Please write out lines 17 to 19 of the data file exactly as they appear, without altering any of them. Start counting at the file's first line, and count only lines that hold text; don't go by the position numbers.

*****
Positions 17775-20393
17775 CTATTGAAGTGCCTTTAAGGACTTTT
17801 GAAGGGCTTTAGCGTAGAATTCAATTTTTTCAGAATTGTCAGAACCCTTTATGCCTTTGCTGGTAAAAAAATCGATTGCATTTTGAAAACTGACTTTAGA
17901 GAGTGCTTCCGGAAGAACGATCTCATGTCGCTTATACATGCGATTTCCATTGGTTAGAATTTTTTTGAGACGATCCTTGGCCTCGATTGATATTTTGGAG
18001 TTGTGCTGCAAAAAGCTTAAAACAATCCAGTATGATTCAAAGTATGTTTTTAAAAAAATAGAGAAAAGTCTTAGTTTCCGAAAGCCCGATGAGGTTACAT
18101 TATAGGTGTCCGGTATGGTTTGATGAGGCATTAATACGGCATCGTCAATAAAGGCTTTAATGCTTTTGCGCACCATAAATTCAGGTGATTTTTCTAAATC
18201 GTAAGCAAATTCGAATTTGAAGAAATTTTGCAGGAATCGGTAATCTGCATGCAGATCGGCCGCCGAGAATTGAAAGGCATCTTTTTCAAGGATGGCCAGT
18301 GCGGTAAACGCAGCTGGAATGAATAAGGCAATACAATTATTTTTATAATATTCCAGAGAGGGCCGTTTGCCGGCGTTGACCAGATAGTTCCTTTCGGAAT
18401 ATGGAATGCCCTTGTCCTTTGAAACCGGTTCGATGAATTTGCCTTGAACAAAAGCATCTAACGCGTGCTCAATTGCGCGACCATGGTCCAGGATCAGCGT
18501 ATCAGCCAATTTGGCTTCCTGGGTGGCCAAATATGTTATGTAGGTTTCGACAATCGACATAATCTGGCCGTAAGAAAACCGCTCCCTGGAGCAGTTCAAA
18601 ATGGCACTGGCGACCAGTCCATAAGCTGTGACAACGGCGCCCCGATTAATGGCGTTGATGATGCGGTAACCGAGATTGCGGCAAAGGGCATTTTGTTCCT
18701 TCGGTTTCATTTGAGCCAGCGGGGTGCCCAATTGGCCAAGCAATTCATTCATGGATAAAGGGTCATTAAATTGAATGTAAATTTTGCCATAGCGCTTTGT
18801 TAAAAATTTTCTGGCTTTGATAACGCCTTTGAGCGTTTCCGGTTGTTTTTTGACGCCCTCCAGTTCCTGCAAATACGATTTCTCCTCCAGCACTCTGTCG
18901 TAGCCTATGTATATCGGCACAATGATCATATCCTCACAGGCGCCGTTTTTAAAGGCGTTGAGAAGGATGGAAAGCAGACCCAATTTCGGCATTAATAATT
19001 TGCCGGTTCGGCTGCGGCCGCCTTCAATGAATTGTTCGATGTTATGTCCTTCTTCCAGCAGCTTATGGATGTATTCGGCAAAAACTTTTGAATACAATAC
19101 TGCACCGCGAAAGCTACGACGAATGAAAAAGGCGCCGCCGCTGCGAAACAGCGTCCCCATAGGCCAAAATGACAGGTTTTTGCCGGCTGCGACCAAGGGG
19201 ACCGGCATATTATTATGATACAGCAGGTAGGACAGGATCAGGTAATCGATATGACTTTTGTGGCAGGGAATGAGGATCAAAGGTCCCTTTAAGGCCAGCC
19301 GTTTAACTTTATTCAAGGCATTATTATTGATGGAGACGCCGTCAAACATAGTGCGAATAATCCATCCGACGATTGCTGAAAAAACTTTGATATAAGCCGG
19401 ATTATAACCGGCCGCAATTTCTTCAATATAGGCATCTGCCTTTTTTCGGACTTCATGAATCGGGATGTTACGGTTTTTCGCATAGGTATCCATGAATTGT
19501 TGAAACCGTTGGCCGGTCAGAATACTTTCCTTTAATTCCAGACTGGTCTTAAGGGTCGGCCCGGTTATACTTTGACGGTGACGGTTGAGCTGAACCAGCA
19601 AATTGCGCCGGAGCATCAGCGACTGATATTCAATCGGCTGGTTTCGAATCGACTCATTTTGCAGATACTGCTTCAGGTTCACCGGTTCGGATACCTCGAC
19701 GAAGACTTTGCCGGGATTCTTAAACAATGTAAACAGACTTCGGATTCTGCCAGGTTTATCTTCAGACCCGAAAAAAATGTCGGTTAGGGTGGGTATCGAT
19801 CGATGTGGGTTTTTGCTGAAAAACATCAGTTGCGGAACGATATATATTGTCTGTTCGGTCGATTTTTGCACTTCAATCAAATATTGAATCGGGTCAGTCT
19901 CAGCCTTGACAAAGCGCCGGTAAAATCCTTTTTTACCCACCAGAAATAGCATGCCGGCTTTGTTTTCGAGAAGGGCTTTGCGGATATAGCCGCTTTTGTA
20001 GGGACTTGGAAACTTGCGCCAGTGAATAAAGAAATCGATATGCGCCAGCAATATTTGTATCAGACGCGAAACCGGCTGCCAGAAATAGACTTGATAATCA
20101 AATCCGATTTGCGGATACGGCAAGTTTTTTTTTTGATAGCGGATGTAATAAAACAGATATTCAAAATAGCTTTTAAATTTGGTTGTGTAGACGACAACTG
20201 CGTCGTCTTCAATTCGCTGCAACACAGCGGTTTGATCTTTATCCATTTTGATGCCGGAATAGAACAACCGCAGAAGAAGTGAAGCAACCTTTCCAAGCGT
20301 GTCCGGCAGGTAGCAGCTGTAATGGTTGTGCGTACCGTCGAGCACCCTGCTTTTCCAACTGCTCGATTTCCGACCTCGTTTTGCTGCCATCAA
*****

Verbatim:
19201 ACCGGCATATTATTATGATACAGCAGGTAGGACAGGATCAGGTAATCGATATGACTTTTGTGGCAGGGAATGAGGATCAAAGGTCCCTTTAAGGCCAGCC
19301 GTTTAACTTTATTCAAGGCATTATTATTGATGGAGACGCCGTCAAACATAGTGCGAATAATCCATCCGACGATTGCTGAAAAAACTTTGATATAAGCCGG
19401 ATTATAACCGGCCGCAATTTCTTCAATATAGGCATCTGCCTTTTTTCGGACTTCATGAATCGGGATGTTACGGTTTTTCGCATAGGTATCCATGAATTGT